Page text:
The RA Government has proposed amendments to the “Investment Law.” In your opinion, would these changes, if approved, attract more foreign investments and what would be the general impact on the country?

The investment legal framework in Armenia was developed at the roots of the independence. One of the major laws, the foreign investment protection legislation initiative, has been changed since many years. It has grandfathering clause, which precludes the implementation of future negative changes in the legislation towards the foreign investment for certain number of years, etc. So, any change proposed now should be based on the history of law and consider all other changes within the legislative framework in order to have in one instrument very clear rules for the investor to analyze and make the decision of entering the market or not. To that end, I think that the changes might work for the benefit of future investments.

With the recent changes in the RA Constitution, how do you see the impact of those on the corporate governance and business environment in general?

We are actually in transformation to the new constitution governance framework to be established on the level of the general governance of the country. In my opinion, it does not really impact because those are different areas. Corporate governance is a part of the private institutional development, while constitutional change is a reformation from presidential republic to the parliamentarian governance framework. Of course, if we compare those are more interrelated and more closer to each other. I would think that changes in the corporate governance and business environment in general are not based on the changes of the constitution. Those are based on the practical implementation of the laws, which are, in my opinion, quiet modern and up-to-date. The country need to improve the compliance and implementation practice of the existing laws in Armenia.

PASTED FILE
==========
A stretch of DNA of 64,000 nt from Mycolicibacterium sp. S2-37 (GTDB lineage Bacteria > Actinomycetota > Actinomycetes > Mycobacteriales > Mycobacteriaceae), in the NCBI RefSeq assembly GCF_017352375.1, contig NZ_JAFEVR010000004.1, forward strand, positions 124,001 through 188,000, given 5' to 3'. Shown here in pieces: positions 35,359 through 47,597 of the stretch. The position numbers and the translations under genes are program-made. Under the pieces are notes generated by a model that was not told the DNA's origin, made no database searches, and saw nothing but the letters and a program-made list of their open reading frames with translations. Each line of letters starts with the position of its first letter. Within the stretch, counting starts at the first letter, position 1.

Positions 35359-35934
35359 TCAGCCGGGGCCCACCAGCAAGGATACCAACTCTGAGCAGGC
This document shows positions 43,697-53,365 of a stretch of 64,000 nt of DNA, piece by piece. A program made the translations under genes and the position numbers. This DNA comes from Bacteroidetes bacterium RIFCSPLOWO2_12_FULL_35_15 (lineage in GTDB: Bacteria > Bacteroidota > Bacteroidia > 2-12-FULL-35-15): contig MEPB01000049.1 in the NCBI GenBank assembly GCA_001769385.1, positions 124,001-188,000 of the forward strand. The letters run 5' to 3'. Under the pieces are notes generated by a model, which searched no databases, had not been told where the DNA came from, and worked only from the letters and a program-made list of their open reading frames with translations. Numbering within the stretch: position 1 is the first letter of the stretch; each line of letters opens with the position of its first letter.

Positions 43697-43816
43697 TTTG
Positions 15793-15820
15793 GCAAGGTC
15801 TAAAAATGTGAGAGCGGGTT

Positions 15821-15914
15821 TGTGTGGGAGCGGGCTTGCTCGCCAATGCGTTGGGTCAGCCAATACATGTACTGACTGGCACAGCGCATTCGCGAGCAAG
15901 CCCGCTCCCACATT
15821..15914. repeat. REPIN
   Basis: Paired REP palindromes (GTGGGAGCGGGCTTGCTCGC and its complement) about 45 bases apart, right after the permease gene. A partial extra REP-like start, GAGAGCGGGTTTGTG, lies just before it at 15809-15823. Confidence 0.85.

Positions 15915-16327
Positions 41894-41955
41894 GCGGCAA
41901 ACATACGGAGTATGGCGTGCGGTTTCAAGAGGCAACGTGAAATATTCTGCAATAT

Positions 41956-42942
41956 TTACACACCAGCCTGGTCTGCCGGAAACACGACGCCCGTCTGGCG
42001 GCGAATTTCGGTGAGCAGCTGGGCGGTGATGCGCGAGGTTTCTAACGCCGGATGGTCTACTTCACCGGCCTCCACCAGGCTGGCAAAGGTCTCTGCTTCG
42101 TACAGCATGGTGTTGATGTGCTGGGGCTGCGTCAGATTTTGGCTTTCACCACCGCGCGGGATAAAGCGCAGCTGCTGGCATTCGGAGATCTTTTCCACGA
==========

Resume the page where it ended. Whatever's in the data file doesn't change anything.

Having a lawyer spouse, do you have a “couple’s guide” to nurture and flourish the relationship? 

Interesting question. I don’t have any kind of agreement with my wife, or in legal world “prenuptial agreement.” Once, I received a call from a foreign client asking me whether I can assist him with the prenuptial agreement with his future wife: he was from Germany and she - from Armenia. To his question whether I had any experience in the prenuptial agreement, I told yes, and to the question how many agreements I had under my belt, I told zero. He was surprised on how I would manage his case. Well, in Armenia one will not find a real lawyer doing prenuptial agreements, it is almost non-existent here. But apart from that in the family we have unwritten rules that guide us. The major one is that we never fight over the legal matters, and we respect each other’s opinion. We don’t show off our strengths: we are equal. And another important factor that has a crucial role in the relationship is that we do not interfere in each other’s affairs, we do not disclose information about our clients due to the possible conflict of interests; the market is small. Basically, in some instances I have no idea what my wife’s current deals are, and vice-versa. We just discuss the general concepts as subject matter experts. We do acknowledge the position of each other, even if we do not agree.

Last words to young professionals for self-perfection and growth?

Unfortunately, due to time limitations, I no longer teach. It was one of major drivers for me to interact with young generations, get fresh blood, and be in shape to answer challenging questions. My advice, especially in the world of globalization with no borders and limits to education and knowledge, is to be innovating thinker, never stop developing, and listen to your client, while following the rules and principles of the profession.

Publication of AmCham Newsletter
Updated 07.08.2017, 17:10